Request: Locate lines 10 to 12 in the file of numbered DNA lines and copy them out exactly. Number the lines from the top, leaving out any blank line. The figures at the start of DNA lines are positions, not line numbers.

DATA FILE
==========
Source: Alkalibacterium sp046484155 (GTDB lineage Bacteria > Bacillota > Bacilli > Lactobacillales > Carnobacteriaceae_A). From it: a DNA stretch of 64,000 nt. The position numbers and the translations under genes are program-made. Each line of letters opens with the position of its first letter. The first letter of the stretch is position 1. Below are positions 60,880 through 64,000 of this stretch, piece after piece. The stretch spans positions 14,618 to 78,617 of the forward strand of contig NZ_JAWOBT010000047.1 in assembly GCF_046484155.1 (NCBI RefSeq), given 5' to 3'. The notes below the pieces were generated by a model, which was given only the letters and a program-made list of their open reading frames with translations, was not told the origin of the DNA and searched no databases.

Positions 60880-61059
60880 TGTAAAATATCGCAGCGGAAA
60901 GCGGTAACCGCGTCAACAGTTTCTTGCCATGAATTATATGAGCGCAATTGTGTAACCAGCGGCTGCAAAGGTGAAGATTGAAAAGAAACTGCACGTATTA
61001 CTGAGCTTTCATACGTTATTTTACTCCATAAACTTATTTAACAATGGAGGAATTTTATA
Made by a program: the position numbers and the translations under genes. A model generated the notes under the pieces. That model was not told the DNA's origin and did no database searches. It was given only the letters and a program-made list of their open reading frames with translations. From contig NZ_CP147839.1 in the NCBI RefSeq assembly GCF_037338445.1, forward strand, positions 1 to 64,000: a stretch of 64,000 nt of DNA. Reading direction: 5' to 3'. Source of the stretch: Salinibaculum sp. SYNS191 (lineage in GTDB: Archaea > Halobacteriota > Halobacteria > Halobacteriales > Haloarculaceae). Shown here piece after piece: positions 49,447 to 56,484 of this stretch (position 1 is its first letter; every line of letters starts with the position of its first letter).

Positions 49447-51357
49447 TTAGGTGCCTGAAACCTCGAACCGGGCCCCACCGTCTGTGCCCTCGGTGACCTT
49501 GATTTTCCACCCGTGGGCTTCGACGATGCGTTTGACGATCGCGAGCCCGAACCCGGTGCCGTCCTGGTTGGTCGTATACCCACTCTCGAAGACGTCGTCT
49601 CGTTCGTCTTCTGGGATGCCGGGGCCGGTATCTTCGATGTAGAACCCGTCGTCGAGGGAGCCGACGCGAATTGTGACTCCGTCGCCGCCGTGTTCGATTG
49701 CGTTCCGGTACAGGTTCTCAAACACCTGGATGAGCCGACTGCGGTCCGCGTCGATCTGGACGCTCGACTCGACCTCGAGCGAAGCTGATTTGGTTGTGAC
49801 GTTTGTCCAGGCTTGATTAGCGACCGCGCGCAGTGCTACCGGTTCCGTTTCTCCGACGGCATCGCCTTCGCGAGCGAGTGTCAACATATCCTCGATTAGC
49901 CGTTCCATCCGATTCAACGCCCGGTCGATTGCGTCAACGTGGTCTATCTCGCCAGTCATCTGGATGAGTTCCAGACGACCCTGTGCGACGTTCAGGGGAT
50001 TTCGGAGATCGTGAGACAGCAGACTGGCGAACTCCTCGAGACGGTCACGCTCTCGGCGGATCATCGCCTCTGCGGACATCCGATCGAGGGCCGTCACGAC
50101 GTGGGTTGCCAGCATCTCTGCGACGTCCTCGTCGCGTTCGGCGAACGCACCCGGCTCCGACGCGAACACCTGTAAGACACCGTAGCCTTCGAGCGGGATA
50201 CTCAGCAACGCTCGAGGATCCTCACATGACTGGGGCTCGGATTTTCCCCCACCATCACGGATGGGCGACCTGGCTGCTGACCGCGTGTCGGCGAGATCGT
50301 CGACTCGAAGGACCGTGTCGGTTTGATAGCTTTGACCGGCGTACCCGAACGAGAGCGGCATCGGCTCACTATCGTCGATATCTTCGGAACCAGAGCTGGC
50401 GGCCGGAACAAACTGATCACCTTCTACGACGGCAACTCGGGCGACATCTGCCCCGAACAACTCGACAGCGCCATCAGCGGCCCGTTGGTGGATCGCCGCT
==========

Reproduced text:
49601 CGTTCGTCTTCTGGGATGCCGGGGCCGGTATCTTCGATGTAGAACCCGTCGTCGAGGGAGCCGACGCGAATTGTGACTCCGTCGCCGCCGTGTTCGATTG
49701 CGTTCCGGTACAGGTTCTCAAACACCTGGATGAGCCGACTGCGGTCCGCGTCGATCTGGACGCTCGACTCGACCTCGAGCGAAGCTGATTTGGTTGTGAC
49801 GTTTGTCCAGGCTTGATTAGCGACCGCGCGCAGTGCTACCGGTTCCGTTTCTCCGACGGCATCGCCTTCGCGAGCGAGTGTCAACATATCCTCGATTAGC